Referring to FIG. 10 is shown an elastic isolator (120) in cross sectional view having ribs (122) and hollows (121) with plane A across the interior walls (123) of the isolator demonstrated. Ribs (122) rest in hollows (121) post initial with rib relief on front pockets (hollows) (for greater flexibility at the rib base) deflection under lighter loads and further during compression during heavier loads in this model.

FIG. 11 is a cross section of elastic isolator (100) following finite element model wherein the triangles represent loading points, and the wiper ribs (132) secondary compression rib flex relief areas (137) and hollows (131) are demonstrated. Initial compression wall (133) of isolator (130) is also illustrated.

Referring to FIG. 12 is shown a prior art isolator and component assembly (140) having an internal wall (148) and essentially smooth or flat contact surfaces perpendicular to inertial load so that the compression phase starts at initial contact.

Referring to FIG. 13 is illustrated an isolator with ribs and components assembly mounting (150) having an isolator pin (157) and isolator with wiper ribs (152) and hollows (151).

FIG. 14 compares isolator compression in millimeters versus inertia load force (compression relative to applied load) for the flat isolator of the prior art FIG. 12 and the nested rib isolator of FIG. 13. The difference in loads between the ribbed and flat surfaces allows lighter movements of short excursions from the rest position shows clear the effect of the use of ribs to allow misalignment and an initial high frequency vibration isolation versus the prior art.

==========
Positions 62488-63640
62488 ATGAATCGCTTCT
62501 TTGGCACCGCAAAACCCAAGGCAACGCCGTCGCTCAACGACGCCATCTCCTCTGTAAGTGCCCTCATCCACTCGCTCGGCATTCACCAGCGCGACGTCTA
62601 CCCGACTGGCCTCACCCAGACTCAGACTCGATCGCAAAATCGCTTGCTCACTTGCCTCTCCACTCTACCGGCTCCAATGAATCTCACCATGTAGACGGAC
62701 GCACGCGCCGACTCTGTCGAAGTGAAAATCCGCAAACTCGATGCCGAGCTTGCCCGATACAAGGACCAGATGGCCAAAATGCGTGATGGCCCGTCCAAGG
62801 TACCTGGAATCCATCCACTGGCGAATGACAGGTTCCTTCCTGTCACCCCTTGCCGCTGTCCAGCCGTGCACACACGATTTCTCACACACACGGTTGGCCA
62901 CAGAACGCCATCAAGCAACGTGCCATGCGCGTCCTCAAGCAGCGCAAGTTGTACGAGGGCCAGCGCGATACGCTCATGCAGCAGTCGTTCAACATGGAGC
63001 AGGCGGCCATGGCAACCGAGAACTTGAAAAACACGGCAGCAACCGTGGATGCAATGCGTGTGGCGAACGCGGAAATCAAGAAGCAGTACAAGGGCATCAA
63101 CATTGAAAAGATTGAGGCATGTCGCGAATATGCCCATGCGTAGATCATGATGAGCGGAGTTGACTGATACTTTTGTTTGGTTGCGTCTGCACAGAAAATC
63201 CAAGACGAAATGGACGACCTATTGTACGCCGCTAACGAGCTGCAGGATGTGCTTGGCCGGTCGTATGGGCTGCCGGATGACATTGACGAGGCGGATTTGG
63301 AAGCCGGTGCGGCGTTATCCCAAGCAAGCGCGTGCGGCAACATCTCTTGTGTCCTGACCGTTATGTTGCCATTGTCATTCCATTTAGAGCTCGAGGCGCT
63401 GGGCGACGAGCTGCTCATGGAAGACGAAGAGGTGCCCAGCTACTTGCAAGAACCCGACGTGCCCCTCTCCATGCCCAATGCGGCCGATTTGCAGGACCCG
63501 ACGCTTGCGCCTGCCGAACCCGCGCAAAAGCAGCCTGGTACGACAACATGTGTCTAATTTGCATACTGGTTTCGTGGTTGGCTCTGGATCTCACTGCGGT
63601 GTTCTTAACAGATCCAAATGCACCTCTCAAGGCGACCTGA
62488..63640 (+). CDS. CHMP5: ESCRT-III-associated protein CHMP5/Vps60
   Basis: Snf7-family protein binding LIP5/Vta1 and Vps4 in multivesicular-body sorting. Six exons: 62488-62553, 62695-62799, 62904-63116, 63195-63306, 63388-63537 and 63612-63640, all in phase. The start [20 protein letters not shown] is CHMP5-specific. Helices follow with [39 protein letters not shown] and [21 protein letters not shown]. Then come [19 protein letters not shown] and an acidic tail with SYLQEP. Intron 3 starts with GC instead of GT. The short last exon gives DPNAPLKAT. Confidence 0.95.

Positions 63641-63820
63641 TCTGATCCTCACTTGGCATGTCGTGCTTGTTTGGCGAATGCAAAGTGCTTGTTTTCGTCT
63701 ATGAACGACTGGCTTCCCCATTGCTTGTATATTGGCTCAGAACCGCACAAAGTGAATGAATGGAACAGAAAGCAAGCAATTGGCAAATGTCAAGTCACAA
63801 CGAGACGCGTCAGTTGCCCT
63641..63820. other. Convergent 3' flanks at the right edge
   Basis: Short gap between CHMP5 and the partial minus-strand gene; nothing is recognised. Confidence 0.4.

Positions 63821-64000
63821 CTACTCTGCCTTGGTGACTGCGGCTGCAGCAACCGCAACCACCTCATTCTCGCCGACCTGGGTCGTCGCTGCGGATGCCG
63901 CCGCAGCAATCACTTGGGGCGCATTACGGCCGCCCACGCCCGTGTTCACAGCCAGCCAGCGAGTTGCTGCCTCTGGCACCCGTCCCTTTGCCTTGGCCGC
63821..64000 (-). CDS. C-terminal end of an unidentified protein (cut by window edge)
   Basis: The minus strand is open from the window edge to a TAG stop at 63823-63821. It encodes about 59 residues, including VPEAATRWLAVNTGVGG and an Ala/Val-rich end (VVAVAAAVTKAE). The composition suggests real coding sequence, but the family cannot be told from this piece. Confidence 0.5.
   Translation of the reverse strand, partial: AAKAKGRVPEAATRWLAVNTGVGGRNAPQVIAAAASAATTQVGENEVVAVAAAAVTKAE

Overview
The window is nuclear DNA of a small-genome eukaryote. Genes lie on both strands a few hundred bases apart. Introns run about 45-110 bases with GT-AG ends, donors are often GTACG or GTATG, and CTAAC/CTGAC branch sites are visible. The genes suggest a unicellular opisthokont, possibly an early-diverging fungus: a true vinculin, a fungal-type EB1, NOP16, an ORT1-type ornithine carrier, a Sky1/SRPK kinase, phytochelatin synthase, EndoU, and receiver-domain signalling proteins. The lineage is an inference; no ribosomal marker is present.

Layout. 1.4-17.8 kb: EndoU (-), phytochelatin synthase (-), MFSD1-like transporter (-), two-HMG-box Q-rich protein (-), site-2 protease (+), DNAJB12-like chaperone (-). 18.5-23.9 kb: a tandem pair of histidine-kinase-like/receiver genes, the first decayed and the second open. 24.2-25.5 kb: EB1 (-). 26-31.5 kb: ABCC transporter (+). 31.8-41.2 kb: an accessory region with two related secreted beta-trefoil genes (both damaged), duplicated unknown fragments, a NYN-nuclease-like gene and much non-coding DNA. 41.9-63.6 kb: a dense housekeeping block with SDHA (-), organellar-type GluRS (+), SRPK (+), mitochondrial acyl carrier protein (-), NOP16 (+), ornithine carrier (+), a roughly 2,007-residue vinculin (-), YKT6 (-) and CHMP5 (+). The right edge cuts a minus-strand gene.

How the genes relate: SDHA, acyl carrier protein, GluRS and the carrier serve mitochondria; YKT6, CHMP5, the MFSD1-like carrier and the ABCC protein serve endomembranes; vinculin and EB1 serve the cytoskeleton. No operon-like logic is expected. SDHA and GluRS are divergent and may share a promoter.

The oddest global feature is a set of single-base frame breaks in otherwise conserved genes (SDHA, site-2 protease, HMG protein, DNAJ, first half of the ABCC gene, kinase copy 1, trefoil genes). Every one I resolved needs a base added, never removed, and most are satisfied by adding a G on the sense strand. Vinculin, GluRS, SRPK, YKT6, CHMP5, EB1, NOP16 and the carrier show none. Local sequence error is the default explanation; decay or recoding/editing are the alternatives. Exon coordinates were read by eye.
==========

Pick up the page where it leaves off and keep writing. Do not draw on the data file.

FIG. 15 illustrates a heat exchanger assembly with an arrangement of dampen isolation mounts to various inertia load effects and directions with respect to an elastic isolators with ribs (170) (176). The housing as shown has an isolator slotted plate (173) and post mount (176) (not shown). The are two types, an upper slotted plate type (173) and a lower pin type (176). Arrows A-K (177) lateral, for example, show inertia with various movements: A-slotted plate movement with during “jounce” and gravity; B-slotted plate movement during sudden “starts”; C-slotted plate movement during sudden “stops”; D-lateral load during right turns; E-slotted plate movement during “rebound”; F-pin movement during sharp right turns; G-pin movements during jounce and gravity; H-pin movements during “sudden starts”; I-pin movements during “sudden stops” I-rearward movement relative vehicle motion or tendency to stay in same position in virtual space; J-pin movements during sharp left turns; K-pin movement during rebound.

L represents load of slotted plate against isolator and M represents the direction to the front of the vehicle or normal forward direction in a vehicle.

Further embodiments of the present invention comprise an isolator which maintains its position in space between components and the mounting frame and the heat exchanger. This is accomplished by wiper ribs that touch the contact surfaces of both components and that deflect to absorb reasonable tolerance differences.

Unless stated otherwise, dimensions and geometries of the various structures depicted herein are not intended to be restrictive of the invention, and other dimensions or geometries are possible. Plural structural components can be provided by a single integrated structure. Alternatively, a single integrated structure might be divided into separate plural components. In addition, while a feature of the present invention may have been described in the context of only one of the illustrated embodiments, such feature may be combined with one or more other features of other embodiments, for any given application. It will also be appreciated from the above that the fabrication of the unique structures herein and the operation thereof also constitute methods in accordance with the present invention.

The preferred embodiment of the present invention has been disclosed. A person of ordinary skill in the art would realize however, that certain modifications would come within the teachings of this invention. Therefore, the following claims should be studied to determine the true scope and content of the invention.